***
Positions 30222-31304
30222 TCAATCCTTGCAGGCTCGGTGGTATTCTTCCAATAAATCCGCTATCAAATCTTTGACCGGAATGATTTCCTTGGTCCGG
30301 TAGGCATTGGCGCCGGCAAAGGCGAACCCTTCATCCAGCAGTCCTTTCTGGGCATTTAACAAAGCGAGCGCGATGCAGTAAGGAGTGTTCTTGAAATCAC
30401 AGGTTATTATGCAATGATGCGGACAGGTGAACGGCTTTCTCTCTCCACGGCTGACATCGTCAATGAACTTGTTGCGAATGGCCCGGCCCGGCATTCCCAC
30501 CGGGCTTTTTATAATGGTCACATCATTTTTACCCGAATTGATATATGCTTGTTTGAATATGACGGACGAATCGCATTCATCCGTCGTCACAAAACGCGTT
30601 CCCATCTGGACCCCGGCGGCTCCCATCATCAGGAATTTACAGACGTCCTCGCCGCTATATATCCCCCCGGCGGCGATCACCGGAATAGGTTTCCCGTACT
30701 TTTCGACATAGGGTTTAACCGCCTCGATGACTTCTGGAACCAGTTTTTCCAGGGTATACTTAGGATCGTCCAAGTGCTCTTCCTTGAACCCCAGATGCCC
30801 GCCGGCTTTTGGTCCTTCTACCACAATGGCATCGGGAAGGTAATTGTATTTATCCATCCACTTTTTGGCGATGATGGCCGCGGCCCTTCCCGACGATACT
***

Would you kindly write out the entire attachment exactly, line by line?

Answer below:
Positions 30222-31304
30222 TCAATCCTTGCAGGCTCGGTGGTATTCTTCCAATAAATCCGCTATCAAATCTTTGACCGGAATGATTTCCTTGGTCCGG
30301 TAGGCATTGGCGCCGGCAAAGGCGAACCCTTCATCCAGCAGTCCTTTCTGGGCATTTAACAAAGCGAGCGCGATGCAGTAAGGAGTGTTCTTGAAATCAC
30401 AGGTTATTATGCAATGATGCGGACAGGTGAACGGCTTTCTCTCTCCACGGCTGACATCGTCAATGAACTTGTTGCGAATGGCCCGGCCCGGCATTCCCAC
30501 CGGGCTTTTTATAATGGTCACATCATTTTTACCCGAATTGATATATGCTTGTTTGAATATGACGGACGAATCGCATTCATCCGTCGTCACAAAACGCGTT
30601 CCCATCTGGACCCCGGCGGCTCCCATCATCAGGAATTTACAGACGTCCTCGCCGCTATATATCCCCCCGGCGGCGATCACCGGAATAGGTTTCCCGTACT
30701 TTTCGACATAGGGTTTAACCGCCTCGATGACTTCTGGAACCAGTTTTTCCAGGGTATACTTAGGATCGTCCAAGTGCTCTTCCTTGAACCCCAGATGCCC
30801 GCCGGCTTTTGGTCCTTCTACCACAATGGCATCGGGAAGGTAATTGTATTTATCCATCCACTTTTTGGCGATGATGGCCGCGGCCCTTCCCGACGATACT